Historically, overall survival after diagnosis is poor; however, since 1980s, improved systemic disease therapies and multimodality brain metastasis treatment have substantially increased survival. This increase in the quantity of life after diagnosis allows clinicians to minimize morbidity and focus on the patient’s quality of life. Choosing an appropriate personalized treatment plan for patients with brain metastasis maximizes survival and minimizes morbidity from unnecessary or futile treatments. The wide variety of tumor types, treatment strategies, and constant innovations within the field requires close collaboration among neurosurgeons, medical oncologists, radiation oncologists, and other specialists. Current treatment paradigms for brain metastases employ several treatment modalities, including open surgical resection, Gamma Knife or CyberKnife stereotactic radiosurgery, focused external beam radiotherapy, whole-brain radiotherapy (WBRT), traditional chemotherapy, and newer targeted biological agents personalized for tumor type.

Advances in intraoperative surgical technology (i.e., fluorescence, confocal microscopy, and brachytherapy) hold promise for improved outcomes for brain metastasis resection. The future of brain metastasis management is predicated on personalized therapy targeted to specific tumor molecular pathways, such as those involved in blood–brain barrier transgression, cell–cell adhesion, and angiogenesis. Brain metastases are often biologically distinct lesions compared to the primary tumor. Personalized therapies should therefore be chosen on the basis of brain metastasis tissue whenever available. The multidisciplinary management of patients with brain metastases by neurosurgeons, medical oncologists, and radiation oncologists is essential as therapies become increasingly complex and individualized 18).

That means that the treatment of brain metastases is multidisciplinary with radiation forming the cornerstone 19) 20).

Neurosurgical resection and whole brain radiation therapy (WBRT) are accepted treatments for single and oligometastatic cancer to the brain.

The combination of radiotherapy and chemotherapy improves response rate and/or progression-free survival in some studies, but not overall survival 21). 22) 23).

Local radiotherapy as adjuvant treatment to surgical resection of brain metastases is associated with an increased rate of development of new distant metastases and leptomeningeal disease compared with WBRT, but not with recurrence at the resection site or of unresected lesions treated with radiation 24).

The neurosurgical treatment of patients with metastatic cancer is an integral component of multimodality therapy for brain and spinal metastases. Survival benefit has been demonstrated for the addition of open surgery as well as the use of stereotactic radiosurgery (SRS) to whole-brain radiation therapy for treatment of patients with isolated cranial metastases compared with whole-brain radiation therapy alone. New clinical trials that directly compare open surgical procedures with SRS are underway 25).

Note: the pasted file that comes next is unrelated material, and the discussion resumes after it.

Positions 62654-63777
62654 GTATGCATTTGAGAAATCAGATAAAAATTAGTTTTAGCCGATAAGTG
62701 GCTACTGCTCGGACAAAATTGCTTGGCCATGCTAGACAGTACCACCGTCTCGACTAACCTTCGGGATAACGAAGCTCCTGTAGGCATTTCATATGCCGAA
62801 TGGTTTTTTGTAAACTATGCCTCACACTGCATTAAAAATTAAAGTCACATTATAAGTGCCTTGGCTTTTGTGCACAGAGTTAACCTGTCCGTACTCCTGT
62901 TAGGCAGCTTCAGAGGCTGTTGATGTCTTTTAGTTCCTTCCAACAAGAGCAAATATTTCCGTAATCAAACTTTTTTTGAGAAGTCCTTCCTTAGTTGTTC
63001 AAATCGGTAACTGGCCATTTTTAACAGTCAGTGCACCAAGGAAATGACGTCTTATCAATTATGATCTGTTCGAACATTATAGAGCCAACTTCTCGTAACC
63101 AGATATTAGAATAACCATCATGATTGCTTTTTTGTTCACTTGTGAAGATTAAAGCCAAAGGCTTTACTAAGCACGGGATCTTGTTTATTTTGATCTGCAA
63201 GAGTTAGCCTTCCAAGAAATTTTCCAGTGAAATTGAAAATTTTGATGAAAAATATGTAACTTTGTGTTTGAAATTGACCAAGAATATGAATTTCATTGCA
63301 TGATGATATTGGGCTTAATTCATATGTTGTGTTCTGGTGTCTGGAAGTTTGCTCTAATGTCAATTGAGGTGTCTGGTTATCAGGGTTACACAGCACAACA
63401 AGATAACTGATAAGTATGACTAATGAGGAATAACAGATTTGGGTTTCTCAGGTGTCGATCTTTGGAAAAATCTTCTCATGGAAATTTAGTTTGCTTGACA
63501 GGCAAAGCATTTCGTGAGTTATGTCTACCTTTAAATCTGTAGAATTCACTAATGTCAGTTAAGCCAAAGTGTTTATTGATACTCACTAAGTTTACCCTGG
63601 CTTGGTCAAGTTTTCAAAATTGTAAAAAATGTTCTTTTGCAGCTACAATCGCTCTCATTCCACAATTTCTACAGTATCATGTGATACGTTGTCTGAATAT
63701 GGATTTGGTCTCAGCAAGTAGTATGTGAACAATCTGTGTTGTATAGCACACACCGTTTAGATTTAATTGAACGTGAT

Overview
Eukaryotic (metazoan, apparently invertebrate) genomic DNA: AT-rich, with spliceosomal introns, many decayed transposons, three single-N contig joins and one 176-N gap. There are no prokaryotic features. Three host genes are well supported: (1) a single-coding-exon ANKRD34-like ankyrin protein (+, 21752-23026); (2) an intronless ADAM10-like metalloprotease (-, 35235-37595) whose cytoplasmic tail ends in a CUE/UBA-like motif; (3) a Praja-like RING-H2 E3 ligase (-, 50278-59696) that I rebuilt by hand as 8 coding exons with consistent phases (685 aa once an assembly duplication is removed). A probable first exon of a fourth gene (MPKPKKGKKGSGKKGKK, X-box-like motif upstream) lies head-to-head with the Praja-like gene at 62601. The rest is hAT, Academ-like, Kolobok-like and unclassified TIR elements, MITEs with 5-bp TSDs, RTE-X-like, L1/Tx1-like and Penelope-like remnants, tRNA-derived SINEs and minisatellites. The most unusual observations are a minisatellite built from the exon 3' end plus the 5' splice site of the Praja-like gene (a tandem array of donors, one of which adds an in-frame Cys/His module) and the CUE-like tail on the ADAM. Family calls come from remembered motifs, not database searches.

Surgical treatment

Carmustine Wafer

To avoid the decline in neurocognitive function (NCF) linked to WBRT, the authors conducted a prospective, multicenter, phase 2 study to determine whether surgery and carmustine wafers (CW), while deferring WBRT, could preserve NCF and achieve local control (LC).

NCF and LC were measured in 59 patients who underwent resection and received CW for a single (83%) or dominant (oligometastatic, 2 to 3 lesions) metastasis and received stereotactic radiosurgery (SRS) for tiny nodules not treated with resection plus CW. Preservation of NCF was defined as an improvement or a decline ≤ 1 standard deviation from baseline in 3 domains: memory, executive function, and fine motor skills, evaluated at 2-month intervals.

Significant improvements in executive function and memory occurred throughout the 1-year follow-up. Preservation or improvement of NCF occurred in all 3 domains for the majority of patients at each of the 2-month intervals. NCF declined in only 1 patient. The chemowafers were well tolerated, and serious adverse events were reversible. There was local recurrence in 28% of the patients at 1-year follow-up.

The rate of LC (78%) was comparable to historic rates of surgery with WBRT and superior to reports of WBRT alone. For patients who undergo resection for symptomatic or large-volume metastasis or for tissue diagnosis, the addition of CW can be considered as an option 26).

Stereotactic Radiosurgery


Brain metastases are associated with a dismal prognosis. Treatment options for patients with brain metastases (BM) have limited efficacy and the mortality rate is virtually 100%.

Overall prognosis depends on age, extent and activity of the systemic disease, number of brain metastases and performance status. In about half of the patients, especially those with widespread and uncontrolled systemic malignancy, death is heavily related to extra-neural lesions, and treatment of cerebral disease doesn't significantly improve survival.

In such patients the aim is to improve or stabilize the neurological deficit and maintain quality of life. Corticosteroids and whole-brain radiotherapy usually fulfill this purpose. By contrast, patients with limited number of brain metastases, good performance status and controlled or limited systemic disease, may benefit from aggressive treatment as both quality of life and survival are primarily related to treatment of brain lesions.

Strong positive prognostic factors include good functional status, age <65 years, no sites of metastasis outside of the central nervous system (CNS), controlled primary tumor 27), the presence of a single metastasis in the brain, long interval from primary diagnosis to brain relapse, and certain cancer subtypes such as HER2 positive breast cancer brain metastases and EGFR-mutant non-small-cell lung cancer (NSCLC) 28) 29) 30)

Recursive partitioning analysis class, under the category “Brain Cancer” 31).


It is difficult to differentiate local tumour recurrences from radiation induced-changes in case of suspicious contrast enhancement. New advanced MRI techniques (perfusion and spectrometry) and amino acid positron-emission tomography (PET) allow to be more accurate and could avoid a stereotactic biopsy for histological assessment, the only reliable but invasive method.

The multimodal MRI has greatly contributed to refine the differential diagnosis between tumour recurrence and radionecrosis, which remains difficult. The FDG PET is helpful, in favour of the diagnosis of local tumour recurrence when a hypermetabolic lesion is found. Others tracers (such as carbon 11 or a fluoride isotope) deserve interest but are not available in all centres. Stereotactic biopsy should be discussed if any doubt remains 32).

An increase in FLAIR signal of the fluid within the resection cavity might be a highly specific and early sign of local tumor recurrence/tumor progression also for brain metastases. 33).

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brain_metastases.txt · Last modified: 2017/09/03 13:39 by administrador